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  1. An Orthodox scholar recently observed that there are basically three views that Christians have taken with regard to non-Christian religions. The first is that the non-Christian will be damned because there is no salvation outside the visible Body of Christ, the Church, The second is that the non-Christian may be saved in spite the religion he ...

    • Introduction to Orthodox Christianity
    • God
    • Jesus Christ
    • Mankind
    • Salvation
    • The Church
    • Holy Tradition and The Scriptures
    • Spirituality
    • Worship
    • Sacraments

    Orthodox Christianity is not familiar to most Americans, even though the community of the Orthodox has existed for some 2,000 years even though there have been Orthodox Christians in America since its founding as a nation. So, what is Orthodox Christianity? It is the life in faith of the Orthodox Church, inseparable from that concrete, historic community and constituting its whole way of life. The Orthodox Christian faith is that faith “handed once to the saints” (Jude 3), passed on to the apostles by Jesus Christ, and then handed down from one generation to the next within the Church, without adding anything or taking anything away. The purpose of Orthodox Christianity is the salvation of every human person, uniting us to Christ in the Church, transforming us in holiness, and giving us eternal life. This is the Gospel, the good news, that Jesus is the Messiah, that He rose from the dead, and that we can be saved as a result. Historically, the Orthodox Church is the oldest of all Ch...

    Who is God? Orthodox Christians worship the Father, Son, and Holy Spirit—the Holy Trinity, the one God (Matt. 28:19; II Cor. 13:14; I Peter 1:1-2; Rom. 14:17-18, 15:16, etc.). Following the Holy Scriptures as interpreted by the Holy Fathers of our faith, the Church believes that the Trinity is three divine persons of one essence. There never was a time when any of the persons of the Trinity did not exist. God is beyond and before time and yet acts within time, moving and speaking within history. God is not an impersonal essence or merely a “higher power,” but rather the divine Persons of the Trinity relate to mankind personally. Neither is the word Godmerely a name for three gods—we’re not polytheists. Rather, the Orthodox faith is monotheist and yet Trinitarian. The God of the Orthodox Christian Church is the God of Abraham, Isaac and Jacob, the I AM who revealed himself to Moses in the burning bush (Ex. 3:2-14). The Church primarily draws near to God and communes with Him in divin...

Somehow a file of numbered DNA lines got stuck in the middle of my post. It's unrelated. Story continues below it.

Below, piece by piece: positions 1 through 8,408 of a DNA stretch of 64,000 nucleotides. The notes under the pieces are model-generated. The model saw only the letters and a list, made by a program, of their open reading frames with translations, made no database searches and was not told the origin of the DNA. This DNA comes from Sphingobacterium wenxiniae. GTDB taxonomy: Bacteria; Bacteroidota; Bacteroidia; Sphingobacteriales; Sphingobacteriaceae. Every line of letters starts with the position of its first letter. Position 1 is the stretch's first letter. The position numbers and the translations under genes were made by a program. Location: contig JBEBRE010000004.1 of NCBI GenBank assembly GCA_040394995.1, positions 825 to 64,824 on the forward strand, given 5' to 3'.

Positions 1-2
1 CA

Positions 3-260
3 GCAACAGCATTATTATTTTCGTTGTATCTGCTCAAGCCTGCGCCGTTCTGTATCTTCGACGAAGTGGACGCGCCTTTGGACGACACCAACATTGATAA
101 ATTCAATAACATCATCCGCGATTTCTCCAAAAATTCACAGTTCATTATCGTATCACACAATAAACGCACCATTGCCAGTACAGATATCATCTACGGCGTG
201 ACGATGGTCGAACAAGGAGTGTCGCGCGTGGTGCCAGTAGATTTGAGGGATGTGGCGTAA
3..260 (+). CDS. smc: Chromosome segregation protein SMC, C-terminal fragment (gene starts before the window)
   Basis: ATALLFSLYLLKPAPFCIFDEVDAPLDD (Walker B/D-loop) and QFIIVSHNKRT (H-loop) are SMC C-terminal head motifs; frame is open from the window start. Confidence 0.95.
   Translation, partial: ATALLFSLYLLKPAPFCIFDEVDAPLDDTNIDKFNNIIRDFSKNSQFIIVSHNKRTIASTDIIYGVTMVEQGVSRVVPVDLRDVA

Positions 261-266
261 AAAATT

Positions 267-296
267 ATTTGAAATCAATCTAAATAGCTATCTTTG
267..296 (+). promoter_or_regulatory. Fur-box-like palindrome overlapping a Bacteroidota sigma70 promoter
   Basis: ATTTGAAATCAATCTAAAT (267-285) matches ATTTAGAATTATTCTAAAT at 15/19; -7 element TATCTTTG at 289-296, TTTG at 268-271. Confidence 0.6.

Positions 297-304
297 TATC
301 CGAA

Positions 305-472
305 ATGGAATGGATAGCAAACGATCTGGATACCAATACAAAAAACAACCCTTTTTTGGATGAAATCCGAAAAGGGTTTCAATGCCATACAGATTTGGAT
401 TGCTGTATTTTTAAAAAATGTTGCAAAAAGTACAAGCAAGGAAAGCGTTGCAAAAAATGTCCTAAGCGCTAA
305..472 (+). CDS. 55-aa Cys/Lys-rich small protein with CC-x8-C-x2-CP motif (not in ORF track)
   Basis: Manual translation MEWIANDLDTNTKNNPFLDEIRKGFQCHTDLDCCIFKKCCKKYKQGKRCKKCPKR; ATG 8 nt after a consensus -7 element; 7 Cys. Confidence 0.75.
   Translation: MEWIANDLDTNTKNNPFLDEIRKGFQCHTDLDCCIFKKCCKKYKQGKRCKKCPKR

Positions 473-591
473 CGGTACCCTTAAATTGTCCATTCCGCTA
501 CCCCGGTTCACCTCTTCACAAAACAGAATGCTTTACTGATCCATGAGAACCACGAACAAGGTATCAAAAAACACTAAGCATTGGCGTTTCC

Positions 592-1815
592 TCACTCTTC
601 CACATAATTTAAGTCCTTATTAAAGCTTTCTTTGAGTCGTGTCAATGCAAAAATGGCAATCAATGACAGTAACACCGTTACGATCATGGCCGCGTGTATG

Jesus Christ is God, the second person of the Holy Trinity. He is the I AM revealed to Moses (Ex. 3:2-14). He is the way, the truth and the life (John 14:6). He is the God before the ages who came to Earth as a little child. He and the Father are one (John 10:30), because He is of one essence with the Father. During His suffering and death on the cross, one of the Trinity suffered in the flesh. As described in the Gospels, Jesus Christ was born of a woman—the Virgin Mary—as a real human child. He grew into a full-grown man. He preached, healed, taught His disciples, died in physical reality on the cross, and then rose bodily from the dead on the third day. He then ascended into Heaven (Acts 1:9) and sat down at the right hand of the Father (Mark 16:19). Of all mankind, He alone is without sin. Jesus is the Theanthropos, the God-man. He is not half God and half man, nor is He a hybrid of the two. Rather, He is fully God and fully man, perfect in His divinity and perfect in His humani...